In the Book 10 Odysseus faced quite a number of exciting adventures, some of which brought him within an inch of death. The variety of challenging circumstances which the main character had to struggle in this part of the poem was sure to reveal a lot about the Odysseus’s personality. One may make some conclusions on the matter of Odysseus’s character after having come across the very first challenge to which the author has subjected Odysseus and his mates.
The circumstances were the following: the main character and his crew came to the island of Aeolus, who was the ruler of the wind. They were hospitably greeted by the king of the island and when they were to sail away, Aeolus gave Odysseus the most useful present possible. It was a wind, which was to help them to reach their native land. The wind was trapped in the sack and the members of Odysseus’s crew suspected that the sack contained gold and silver which the king had given their captain as a present. When Odysseus fell asleep, his crew undid the sack and released the wind. As it was not the right moment for releasing the wind and no necessary arrangements in order that the ship would have taken the right course had been made, the ship sailed back to the island of Aeolus. The reaction of Odysseus when he woke up and saw what had happened was as follows: “I bore it all, held firm, hiding my face, clinging tight to the decks while heavy squalls blasted our squadron back again to Aeolus’ island, shipmates groaning hard” (Homer, 215). It seems that this episode shows Odysseus from the positive side. Judging by his reaction, this man possessed considerable courage and endurance which helped him to withstand such a cruel twist of fate. Indeed, could have reached their native land where they were so longing to return if not for the unworthy behavior of Odysseus’s crew. However, the main character neither plunged in despair nor became hysterical or something. Instead he concentrated on what was going on and lived with the fact that they were returning to the sort of “starting point” – a thought which normally evokes despair and anger with the circumstances in a man. The author also mentioned that the shipmates of the main character “groaned hard” which proves that the captain possessed much stronger character if compared to his crew.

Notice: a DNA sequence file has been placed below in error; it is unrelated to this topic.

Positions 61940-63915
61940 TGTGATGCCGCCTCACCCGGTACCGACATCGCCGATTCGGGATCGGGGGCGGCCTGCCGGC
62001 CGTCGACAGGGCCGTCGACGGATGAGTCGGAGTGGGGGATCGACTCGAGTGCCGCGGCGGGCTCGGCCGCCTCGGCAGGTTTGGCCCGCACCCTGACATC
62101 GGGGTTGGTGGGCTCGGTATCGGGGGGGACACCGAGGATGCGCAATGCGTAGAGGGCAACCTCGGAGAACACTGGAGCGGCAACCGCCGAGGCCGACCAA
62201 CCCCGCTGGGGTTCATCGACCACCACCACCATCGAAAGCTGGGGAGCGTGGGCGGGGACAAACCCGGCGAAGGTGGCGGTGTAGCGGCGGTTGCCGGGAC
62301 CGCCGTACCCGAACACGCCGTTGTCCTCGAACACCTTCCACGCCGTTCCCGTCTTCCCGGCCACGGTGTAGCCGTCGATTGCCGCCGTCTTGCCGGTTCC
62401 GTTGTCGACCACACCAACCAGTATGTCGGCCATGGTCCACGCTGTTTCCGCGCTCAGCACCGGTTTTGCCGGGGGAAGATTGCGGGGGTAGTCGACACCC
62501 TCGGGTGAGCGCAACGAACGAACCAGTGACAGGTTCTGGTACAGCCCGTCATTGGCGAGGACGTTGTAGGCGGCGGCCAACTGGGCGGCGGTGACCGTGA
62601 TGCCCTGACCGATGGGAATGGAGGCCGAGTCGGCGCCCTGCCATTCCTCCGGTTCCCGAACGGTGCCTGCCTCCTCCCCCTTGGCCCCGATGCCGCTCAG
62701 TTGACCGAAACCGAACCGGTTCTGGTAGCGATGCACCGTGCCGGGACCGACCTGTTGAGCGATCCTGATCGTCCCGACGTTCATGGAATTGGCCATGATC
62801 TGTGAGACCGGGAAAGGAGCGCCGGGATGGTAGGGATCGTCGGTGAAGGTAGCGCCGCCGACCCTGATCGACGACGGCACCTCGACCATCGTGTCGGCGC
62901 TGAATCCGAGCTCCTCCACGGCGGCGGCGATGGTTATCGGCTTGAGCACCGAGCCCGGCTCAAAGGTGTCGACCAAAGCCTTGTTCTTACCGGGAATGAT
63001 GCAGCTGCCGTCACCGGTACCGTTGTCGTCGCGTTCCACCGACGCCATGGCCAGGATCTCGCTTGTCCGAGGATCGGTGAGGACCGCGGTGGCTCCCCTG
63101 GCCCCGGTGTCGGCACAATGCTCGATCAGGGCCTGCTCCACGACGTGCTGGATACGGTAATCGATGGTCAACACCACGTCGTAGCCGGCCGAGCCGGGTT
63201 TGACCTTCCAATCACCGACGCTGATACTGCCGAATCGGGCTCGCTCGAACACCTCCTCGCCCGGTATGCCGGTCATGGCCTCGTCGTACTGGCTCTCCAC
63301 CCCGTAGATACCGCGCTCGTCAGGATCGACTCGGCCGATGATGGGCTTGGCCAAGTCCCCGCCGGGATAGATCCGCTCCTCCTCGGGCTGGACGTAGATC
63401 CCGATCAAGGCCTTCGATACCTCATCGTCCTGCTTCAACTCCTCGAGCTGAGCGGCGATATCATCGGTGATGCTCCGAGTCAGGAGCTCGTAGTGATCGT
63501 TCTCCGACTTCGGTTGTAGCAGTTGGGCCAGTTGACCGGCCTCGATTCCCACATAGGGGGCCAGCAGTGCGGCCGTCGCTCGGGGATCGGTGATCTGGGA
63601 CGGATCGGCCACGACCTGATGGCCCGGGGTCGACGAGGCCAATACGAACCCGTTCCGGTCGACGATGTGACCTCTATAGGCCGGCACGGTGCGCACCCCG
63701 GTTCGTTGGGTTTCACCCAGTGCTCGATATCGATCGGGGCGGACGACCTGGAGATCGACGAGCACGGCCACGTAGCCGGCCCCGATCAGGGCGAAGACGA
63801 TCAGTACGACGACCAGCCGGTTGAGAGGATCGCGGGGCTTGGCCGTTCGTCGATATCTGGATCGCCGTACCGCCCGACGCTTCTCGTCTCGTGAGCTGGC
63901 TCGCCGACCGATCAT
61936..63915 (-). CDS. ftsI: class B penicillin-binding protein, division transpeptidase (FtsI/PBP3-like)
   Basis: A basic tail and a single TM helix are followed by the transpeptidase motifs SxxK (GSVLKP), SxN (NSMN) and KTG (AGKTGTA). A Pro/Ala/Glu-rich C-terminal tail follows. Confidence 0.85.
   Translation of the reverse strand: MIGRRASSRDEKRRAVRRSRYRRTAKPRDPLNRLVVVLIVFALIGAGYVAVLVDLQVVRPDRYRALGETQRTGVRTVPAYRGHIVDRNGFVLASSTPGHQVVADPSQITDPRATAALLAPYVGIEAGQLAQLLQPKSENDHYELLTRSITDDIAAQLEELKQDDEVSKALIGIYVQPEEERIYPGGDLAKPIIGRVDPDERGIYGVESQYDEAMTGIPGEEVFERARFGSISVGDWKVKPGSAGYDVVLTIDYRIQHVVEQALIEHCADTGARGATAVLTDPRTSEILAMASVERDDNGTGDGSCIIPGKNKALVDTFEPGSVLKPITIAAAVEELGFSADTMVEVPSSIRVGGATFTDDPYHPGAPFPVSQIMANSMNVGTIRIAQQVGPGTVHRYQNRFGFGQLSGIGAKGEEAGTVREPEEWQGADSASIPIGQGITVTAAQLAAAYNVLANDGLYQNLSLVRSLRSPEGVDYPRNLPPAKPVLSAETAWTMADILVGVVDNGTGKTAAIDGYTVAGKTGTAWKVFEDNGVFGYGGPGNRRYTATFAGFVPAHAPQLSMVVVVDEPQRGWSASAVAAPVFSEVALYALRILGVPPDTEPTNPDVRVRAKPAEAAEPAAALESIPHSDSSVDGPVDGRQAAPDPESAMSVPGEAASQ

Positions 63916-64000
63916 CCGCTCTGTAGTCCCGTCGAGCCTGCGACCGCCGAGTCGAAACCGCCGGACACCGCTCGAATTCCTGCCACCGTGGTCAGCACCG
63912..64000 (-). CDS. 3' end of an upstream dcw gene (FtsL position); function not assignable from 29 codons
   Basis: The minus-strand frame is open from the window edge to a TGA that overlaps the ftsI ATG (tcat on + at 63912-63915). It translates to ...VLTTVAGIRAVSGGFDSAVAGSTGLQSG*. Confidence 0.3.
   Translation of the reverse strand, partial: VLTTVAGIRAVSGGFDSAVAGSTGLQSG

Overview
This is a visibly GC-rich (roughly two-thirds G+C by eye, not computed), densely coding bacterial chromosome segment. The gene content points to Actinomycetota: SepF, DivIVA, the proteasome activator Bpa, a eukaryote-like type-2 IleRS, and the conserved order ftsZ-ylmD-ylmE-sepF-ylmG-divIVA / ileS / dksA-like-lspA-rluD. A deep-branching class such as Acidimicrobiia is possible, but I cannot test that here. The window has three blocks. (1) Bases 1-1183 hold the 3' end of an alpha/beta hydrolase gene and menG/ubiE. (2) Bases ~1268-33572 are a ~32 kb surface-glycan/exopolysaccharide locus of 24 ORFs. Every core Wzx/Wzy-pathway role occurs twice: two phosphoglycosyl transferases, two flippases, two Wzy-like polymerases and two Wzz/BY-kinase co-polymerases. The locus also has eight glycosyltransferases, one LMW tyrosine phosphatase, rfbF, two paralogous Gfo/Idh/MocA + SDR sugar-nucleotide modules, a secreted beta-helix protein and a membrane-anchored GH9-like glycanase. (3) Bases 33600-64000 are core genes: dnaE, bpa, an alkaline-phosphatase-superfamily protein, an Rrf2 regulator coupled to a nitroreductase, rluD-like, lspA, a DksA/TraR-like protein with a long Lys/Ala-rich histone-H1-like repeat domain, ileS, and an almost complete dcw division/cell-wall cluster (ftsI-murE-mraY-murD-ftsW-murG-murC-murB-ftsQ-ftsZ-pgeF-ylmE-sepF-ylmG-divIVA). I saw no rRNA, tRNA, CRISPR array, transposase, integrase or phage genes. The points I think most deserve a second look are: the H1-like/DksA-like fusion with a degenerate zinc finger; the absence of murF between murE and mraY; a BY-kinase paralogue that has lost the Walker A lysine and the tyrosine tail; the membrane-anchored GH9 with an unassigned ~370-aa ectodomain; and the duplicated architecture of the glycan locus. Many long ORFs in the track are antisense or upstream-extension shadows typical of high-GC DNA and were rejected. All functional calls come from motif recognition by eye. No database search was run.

Another bright episode of this part of the poem which gives the reader plenty of facts that help to get better understanding of Odysseus’s nature took place seven days after the misfortune with the present of King Aeolus. After having left the island of King Aeolus, who had got angry with them for having neglected his present, Odysseus and his shipmates came to the Laestryggonian land. They found quite a convenient harbor there and all the captains of other ships which were part of Odysseus’s squadron did not hesitate to steer their ships in the cove. Odysseus however thought carefully and chose the position from where he was able to see, what was going on in the harbor while his ship remained invisible from the harbor because of the rocks surrounding it. There he anchored his ship. This characterizes him as a thoughtful man and wise captain.
Three men from Odysseus’s crew went to scout what kind of people lived on these lands. Unfortunately, they turned out to have come to the place where cruel race of giants who called themselves Laestrygonians lived. The giants killed those who came to them and rushed to the sea to kill those who were on ships. They were throwing huge rocks at the ships and at people that tried to escaped so that no one of those whose ships were in the harbor managed to save his life. Odysseus who had previously concealed his ship behind the rock not only saved his crew by his precautiousness but also showed himself as a good leader who did not panic at the sight of the cruel slaughter that took place next to them and gave an order to his crew to sail away: “I pulled the sword from beside my hip and hacked away at the ropes that moored my blue-proved ship of war and shouted rapid orders to my shipmates: “Put your backs in the oars – now row or die!” (Homer, 218). Having left other members of his squadron to die may hardly seem an act of bravery from the part of Odysseus. However, in such circumstances there was no way to help those who were attacked by the giants. And the decision to leave in such situation indicates such traits of character as resolution and moral strength.
The cases discussed in this analysis indicate Odysseus as a clever man and a good leader. One may add as well that in most situations he acted quite bravely and manfully showing a strong character and ability to cope with life difficulties. After all, that is what the main character of an epic poem should be.
Homer, Robert Fagles. The Odyssey. London: Penguin Group, 1997. Print.